Skip to comments.CA: THEY PROTEST TOO MUCH
Posted on 02/18/2005 12:10:31 AM PST by GVnana
CA: THEY PROTEST TOO MUCH
by Assemblyman Ray Haynes
The most interesting proposals in last weeks state of the State speech by Governor Schwarzenegger were the merit pay for teachers and the idea for changing how public employee pensions are handled. Both ideas have raised the ire of the public employee unions, and neither is likely to move very far in the California Legislature.
Merit pay for teachers is a very simple idea. Our school system should reward the good teachers. Currently state law mandates that each school district adopt a single salary schedule, and that pay increases can only be granted on the basis of education and length of service. That means that every teacher, no matter how good or how bad, gets a raise by hanging around a school district and taking a few classes at college, even if none of their students ever learn a thing.
There is no reason why the state has to have a law dictating how a school district determines the salary of its teacher in the first place. The Schwarzenegger proposal is simply to give an extra financial reward for doing a good job. His idea doesnt even require the removal of a bad teacher, he just says pay the good ones more than the bad ones.
The teachers union is howling mad at that proposal. Why? Because they know that in order to reward a good teacher, the school district is going to have to test students to see how much the students have learned.
If a school district can use test scores to reward the good teachers, that district will also have the information to determine the bad teachers. Good teachers dont need a unions help to get and keep their jobs. Bad teachers do. Good teachers wont see a need for the union, and that is what has got the unions worried.
Schwarzeneggers proposal for merit pay will help good teachers, improve student learning, and restore parents confidence in the schools. It will also undercut the power of the unions in schools, which is exactly why the union, and their Democrat hirelings in the Legislature, wont enact the proposals.
His second proposal basically to give every state employee a 4019k) retirement plan funded by the state is also drawing the unions fire.
Today, the California Public Employee Retirement System (CalPERS) Board and the California State Teachers Retirement System (CalSTRS) Board controls the retirement of the teachers and public employee, and the unions control the boards.
CalPERS has over $180 billion in assets, and is one of the largest institutional investors in the world.
There are recent revelations that CalPERS has awarded multi-million dollar contracts of questionable value to donors connected politically to democrats and has used its power in the stock market to press a union agenda on Wall Street. In addition, bad investment decisions by CalPERS has cost the state billion in pension payment, and nearly bankrupted the system.
If individual employees controlled their own pension plan, three bad things (from the unions perspective) would occur. First, the union couldnt use CalPERS to influence Wall Street, severely diminishing the political power of the unions. Second, the employee would no longer need the union to protect his or her retirement, making state and local employees less dependent on the union leaders. Finally, the employee would be able to keep the money he or she invest in the pension upon the employees death, making the employees families wealthier. The wealthier a family is, the more they dislike union leaders.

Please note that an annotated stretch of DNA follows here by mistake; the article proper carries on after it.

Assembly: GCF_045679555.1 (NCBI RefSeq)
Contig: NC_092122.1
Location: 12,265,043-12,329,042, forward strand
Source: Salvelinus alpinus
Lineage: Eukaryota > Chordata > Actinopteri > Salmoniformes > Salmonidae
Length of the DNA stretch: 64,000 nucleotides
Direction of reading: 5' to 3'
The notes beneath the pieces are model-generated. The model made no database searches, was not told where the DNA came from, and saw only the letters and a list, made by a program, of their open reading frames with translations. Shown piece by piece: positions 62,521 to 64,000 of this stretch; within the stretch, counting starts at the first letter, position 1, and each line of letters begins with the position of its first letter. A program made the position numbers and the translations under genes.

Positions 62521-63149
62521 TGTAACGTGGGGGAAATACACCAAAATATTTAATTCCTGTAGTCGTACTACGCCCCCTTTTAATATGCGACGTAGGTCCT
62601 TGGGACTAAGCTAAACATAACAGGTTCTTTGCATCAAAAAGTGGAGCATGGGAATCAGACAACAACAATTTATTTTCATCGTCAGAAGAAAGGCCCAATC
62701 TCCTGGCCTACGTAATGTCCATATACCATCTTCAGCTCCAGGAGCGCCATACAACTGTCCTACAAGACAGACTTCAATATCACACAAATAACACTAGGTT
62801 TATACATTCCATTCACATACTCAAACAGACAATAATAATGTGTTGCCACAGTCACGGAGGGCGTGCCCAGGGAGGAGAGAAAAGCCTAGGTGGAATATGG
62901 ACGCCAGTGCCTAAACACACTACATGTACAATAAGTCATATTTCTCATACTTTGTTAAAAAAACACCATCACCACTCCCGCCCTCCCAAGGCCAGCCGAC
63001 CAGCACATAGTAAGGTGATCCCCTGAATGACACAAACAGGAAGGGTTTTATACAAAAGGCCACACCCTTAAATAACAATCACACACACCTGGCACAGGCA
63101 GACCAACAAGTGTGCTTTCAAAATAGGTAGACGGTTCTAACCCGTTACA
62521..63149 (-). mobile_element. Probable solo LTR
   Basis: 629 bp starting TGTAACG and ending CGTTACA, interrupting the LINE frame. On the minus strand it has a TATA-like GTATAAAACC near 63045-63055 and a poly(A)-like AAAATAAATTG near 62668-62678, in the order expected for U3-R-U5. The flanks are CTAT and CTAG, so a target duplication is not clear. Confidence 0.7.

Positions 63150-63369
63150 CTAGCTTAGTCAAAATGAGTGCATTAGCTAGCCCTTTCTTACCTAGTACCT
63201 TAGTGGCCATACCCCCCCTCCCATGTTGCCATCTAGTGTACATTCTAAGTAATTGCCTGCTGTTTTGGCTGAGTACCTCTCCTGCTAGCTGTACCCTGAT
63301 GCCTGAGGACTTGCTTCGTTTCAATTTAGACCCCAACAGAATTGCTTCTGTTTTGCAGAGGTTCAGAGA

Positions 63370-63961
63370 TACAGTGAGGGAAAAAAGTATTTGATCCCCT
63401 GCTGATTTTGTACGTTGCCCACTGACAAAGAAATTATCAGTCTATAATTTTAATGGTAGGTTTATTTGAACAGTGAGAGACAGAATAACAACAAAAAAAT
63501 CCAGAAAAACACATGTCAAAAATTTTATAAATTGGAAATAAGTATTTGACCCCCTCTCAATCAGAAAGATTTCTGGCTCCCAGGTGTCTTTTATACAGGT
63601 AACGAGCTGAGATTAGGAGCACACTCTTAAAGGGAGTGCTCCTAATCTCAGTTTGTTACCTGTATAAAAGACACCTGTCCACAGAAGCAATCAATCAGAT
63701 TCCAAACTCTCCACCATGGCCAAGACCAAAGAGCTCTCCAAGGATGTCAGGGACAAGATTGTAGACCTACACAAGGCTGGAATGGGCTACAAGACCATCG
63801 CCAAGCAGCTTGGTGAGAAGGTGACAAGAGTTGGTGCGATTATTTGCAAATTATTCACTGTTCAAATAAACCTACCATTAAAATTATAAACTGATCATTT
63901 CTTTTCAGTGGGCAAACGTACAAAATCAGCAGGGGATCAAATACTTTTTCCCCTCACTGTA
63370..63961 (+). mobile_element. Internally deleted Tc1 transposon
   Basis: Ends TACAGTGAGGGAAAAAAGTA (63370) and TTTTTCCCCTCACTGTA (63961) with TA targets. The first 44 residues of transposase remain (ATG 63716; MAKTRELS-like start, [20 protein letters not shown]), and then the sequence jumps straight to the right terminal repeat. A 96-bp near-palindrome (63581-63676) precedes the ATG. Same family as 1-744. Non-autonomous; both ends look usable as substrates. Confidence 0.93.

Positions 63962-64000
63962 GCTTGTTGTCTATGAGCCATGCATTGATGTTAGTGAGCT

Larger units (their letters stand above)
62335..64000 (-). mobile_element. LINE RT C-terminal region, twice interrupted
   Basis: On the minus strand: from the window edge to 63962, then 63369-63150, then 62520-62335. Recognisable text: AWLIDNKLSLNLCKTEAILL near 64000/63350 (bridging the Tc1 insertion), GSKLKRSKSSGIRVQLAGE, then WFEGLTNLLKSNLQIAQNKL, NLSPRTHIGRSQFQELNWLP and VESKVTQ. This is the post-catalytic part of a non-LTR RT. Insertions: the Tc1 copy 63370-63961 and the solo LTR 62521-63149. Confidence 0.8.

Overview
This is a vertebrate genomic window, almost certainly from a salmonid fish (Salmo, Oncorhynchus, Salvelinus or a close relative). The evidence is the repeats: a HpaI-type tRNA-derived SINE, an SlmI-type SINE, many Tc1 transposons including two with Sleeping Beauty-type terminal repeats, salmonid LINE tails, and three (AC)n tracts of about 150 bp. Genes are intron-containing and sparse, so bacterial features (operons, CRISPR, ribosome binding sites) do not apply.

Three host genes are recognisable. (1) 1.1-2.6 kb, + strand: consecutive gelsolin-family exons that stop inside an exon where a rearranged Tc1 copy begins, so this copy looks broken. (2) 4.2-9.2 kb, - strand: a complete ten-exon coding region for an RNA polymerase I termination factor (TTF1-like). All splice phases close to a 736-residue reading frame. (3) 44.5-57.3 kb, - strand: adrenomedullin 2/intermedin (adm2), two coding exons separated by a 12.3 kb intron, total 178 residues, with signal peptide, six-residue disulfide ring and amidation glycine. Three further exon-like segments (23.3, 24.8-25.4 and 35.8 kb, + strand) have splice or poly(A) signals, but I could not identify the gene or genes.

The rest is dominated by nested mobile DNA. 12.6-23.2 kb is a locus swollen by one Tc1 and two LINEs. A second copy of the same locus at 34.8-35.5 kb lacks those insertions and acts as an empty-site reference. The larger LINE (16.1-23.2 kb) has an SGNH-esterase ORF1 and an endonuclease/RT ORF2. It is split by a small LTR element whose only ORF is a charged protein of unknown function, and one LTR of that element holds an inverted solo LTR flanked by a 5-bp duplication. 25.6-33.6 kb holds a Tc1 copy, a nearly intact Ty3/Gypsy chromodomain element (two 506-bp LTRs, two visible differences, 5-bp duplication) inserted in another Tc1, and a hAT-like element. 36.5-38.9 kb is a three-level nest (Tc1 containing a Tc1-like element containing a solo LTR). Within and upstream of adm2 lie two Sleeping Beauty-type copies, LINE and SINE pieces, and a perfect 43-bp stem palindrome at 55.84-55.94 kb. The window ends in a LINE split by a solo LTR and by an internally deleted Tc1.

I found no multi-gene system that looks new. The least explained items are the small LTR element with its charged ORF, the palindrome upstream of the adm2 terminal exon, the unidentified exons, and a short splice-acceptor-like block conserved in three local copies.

In both proposals, taxpayers, students, teachers and state employees would be better off. Union leaders would be worse off, in that they would lose power, control and wealth. Look for these leaders to fight Governor Schwarzenegger to the death, no matter how bad it is for their members.
Assembly Ray Haynes represents the 66th Assembly District in California. Redistribution or reproduction of this article with attribution is permitted and encouraged!
That would be a great idea. I hope Gov. Schwarzenegger can get some sort of his plan to pass, whether through the statehouse or through the ballot box.
The only minor problem with determining who the good teachers are, based on test scores, is that some teachers are burdened with bad students. A 5th grade teacher in a heavily Hispanic school in east Los Angeles told me she had students who could not read or perform simple addition. If a student cannot master 1st grade topics, why is he the responsibility of a 5th grade teacher who ought to be teaching subjects on the 5th grade level, and why must other children suffer if the teacher must teach remedial lower grade lessons? If the child fails an aptitude test, will only the 5th grade teacher be responsible, or will the 1st, 2nd, 3rd, and 4th grade teachers share in the culpability?
Maybe teachers should stay with a class of students for a few years. If a student fails to learn something one year, the teacher must make the extra effort to ensure the student learns (or must fail the student), instead of just "passing the buck" to promote the student to the next higher grade without the skills he needs to learn at that level.
I'm not a fan of public schools, but opening records on performance standards and achievement would be an improvement.
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